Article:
Like the Manhattan project?

Re:Blowing out of proportion (0)

Anonymous Coward | about 6 months ago | (#45097897)

You mean the project that came AFTER we knew fission would be an energy source?

Re:Blowing out of proportion (1)

noh8rz10 (2716597) | about 6 months ago | (#45098237)

what happens if the laser turns out to be successful and all sorts of crazy fusion starts happening? would shit explode? sucks to live in berkeley (for many reasons)!

Re:Blowing out of proportion (0)

Anonymous Coward | about 6 months ago | (#45098537)

No, by then the Earth will have collapsed long ago into a black hole created by the mass of the US budget deficit.

Re:Blowing out of proportion (2)

lxs (131946) | about 6 months ago | (#45098663)

would shit explode?

I would hope so. That's kind of the point.

Re:Blowing out of proportion (2)

noh8rz10 (2716597) | about 6 months ago | (#45098695)

you know what i mean, an uncontrolled out of control runaway explosion like on my laptop battery.

Re:Blowing out of proportion (1)

h4rr4r (612664) | about 6 months ago | (#45100387)

How would that happen?
Under what scenario would pellets keep being introduced? What would induce them to under go fusion?

Are you really this ignorant of the situation?

Re:Blowing out of proportion (3, Informative)

TapeCutter (624760) | about 6 months ago | (#45099363)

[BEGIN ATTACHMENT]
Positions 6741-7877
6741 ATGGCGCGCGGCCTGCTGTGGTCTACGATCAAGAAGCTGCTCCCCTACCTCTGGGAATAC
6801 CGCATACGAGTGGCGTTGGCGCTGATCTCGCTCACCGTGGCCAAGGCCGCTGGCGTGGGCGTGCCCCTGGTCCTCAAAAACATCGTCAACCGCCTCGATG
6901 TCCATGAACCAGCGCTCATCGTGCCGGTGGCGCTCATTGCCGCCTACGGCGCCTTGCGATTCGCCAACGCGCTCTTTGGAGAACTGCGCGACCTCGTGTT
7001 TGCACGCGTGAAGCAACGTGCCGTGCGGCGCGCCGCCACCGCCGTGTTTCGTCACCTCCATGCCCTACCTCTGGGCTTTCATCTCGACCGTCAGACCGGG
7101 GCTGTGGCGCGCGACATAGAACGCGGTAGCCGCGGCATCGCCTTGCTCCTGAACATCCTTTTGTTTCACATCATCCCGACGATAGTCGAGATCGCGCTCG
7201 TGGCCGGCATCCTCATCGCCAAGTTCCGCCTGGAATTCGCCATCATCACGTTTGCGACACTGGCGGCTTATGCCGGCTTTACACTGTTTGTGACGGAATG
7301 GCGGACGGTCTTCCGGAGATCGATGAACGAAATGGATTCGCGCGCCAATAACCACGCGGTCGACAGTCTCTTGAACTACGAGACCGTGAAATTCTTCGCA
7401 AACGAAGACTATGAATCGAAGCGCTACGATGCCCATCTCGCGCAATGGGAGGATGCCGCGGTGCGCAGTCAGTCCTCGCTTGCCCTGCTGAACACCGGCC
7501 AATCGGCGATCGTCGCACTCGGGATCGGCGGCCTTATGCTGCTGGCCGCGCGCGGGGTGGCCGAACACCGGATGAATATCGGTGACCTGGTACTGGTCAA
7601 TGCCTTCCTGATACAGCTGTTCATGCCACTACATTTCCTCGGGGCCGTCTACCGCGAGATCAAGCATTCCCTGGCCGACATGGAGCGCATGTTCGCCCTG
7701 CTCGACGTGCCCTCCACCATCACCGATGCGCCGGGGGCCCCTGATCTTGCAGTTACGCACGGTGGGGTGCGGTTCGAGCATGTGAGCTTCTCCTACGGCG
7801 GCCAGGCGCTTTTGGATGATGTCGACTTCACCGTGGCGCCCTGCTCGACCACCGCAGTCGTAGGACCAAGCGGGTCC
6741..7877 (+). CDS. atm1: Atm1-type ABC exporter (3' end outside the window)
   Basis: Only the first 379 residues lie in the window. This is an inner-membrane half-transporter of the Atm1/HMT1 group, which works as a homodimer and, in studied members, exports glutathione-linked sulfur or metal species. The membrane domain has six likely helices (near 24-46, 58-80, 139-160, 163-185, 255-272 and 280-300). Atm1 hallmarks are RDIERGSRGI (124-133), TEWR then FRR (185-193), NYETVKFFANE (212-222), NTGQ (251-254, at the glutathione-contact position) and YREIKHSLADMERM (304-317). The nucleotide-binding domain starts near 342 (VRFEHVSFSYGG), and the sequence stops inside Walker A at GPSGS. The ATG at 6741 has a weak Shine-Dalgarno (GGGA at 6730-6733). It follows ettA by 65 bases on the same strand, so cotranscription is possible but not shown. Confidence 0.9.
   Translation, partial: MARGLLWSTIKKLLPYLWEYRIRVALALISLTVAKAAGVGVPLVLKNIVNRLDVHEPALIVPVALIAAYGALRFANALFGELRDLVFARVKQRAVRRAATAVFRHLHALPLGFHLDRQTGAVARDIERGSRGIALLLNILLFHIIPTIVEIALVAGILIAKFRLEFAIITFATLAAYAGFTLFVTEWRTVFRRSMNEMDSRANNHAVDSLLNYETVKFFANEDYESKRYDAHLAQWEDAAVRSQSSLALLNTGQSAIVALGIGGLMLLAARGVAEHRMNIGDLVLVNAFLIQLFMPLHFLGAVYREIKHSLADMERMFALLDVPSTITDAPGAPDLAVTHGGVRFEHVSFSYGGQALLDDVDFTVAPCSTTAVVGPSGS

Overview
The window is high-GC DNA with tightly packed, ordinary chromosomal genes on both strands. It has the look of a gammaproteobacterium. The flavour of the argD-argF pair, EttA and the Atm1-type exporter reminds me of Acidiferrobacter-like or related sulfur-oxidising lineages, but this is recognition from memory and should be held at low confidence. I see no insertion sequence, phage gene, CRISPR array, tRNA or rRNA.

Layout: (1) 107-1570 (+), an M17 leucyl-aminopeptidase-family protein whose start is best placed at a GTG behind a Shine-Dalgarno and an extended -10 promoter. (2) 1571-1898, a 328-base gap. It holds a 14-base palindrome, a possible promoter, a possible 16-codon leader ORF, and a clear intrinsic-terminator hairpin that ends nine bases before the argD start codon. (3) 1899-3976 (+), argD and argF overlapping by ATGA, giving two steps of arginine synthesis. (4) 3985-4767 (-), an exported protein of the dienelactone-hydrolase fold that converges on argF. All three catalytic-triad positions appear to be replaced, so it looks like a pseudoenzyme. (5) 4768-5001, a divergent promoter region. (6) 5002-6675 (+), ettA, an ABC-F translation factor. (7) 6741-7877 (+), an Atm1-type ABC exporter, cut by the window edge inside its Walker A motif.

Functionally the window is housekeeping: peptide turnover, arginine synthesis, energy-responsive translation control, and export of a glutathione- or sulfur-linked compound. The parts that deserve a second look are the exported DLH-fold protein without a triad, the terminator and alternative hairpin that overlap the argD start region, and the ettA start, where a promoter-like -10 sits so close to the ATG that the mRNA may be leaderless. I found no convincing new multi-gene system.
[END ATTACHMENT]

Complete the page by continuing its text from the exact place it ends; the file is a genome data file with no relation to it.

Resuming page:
That was actually a serious concern before we started blowing up Pacific islands for practice. It was thought that the bomb could trigger a chain reaction that fused all of the Nitrogen in the atmosphere in one very brief but spectacular flash of high energy radiation. Contrary to what some have claimed the boffins on the Manhattan project did not just cross their fingers and light the fuse, they rigorously demonstrated that it could not happen long before they had a working bomb. It's actually quite an interesting historical story and well worth a browsing in WP (ie: I can't be bothered looking it up and posting the links for you ;)

Re:Blowing out of proportion (-1, Troll)

noh8rz10 (2716597) | about 6 months ago | (#45101349)

I can't be bothered looking it up and posting the links for you

Eff u 2, ahole!!!

Re:Blowing out of proportion (0)

Anonymous Coward | about 6 months ago | (#45100813)

Actually to continually produce energy, you would have to continually feed it hydrogen. They have no way of replacing the fuel pellet once it is spent, let alone a way of removing the helium that is made.

This is only for weapons research which a one time event. This research benefits one time events.

Re:Blowing out of proportion (1)

crypticedge (1335931) | about 6 months ago | (#45100247)

We've got extremely good evidence fusion is a great energy source too, unless you deny the existence of the sun.

Re:Blowing out of proportion (0)

Anonymous Coward | about 6 months ago | (#45100685)

We've got extremely good evidence fusion is a great energy source too, unless you deny the existence of the sun.

And of hydrogen bombs.

Re:Blowing out of proportion (0)

Anonymous Coward | about 6 months ago | (#45097893)

No one seems to realize the NIF is just to study fusion for weapons research. It has no hope of ever leading to an energy source.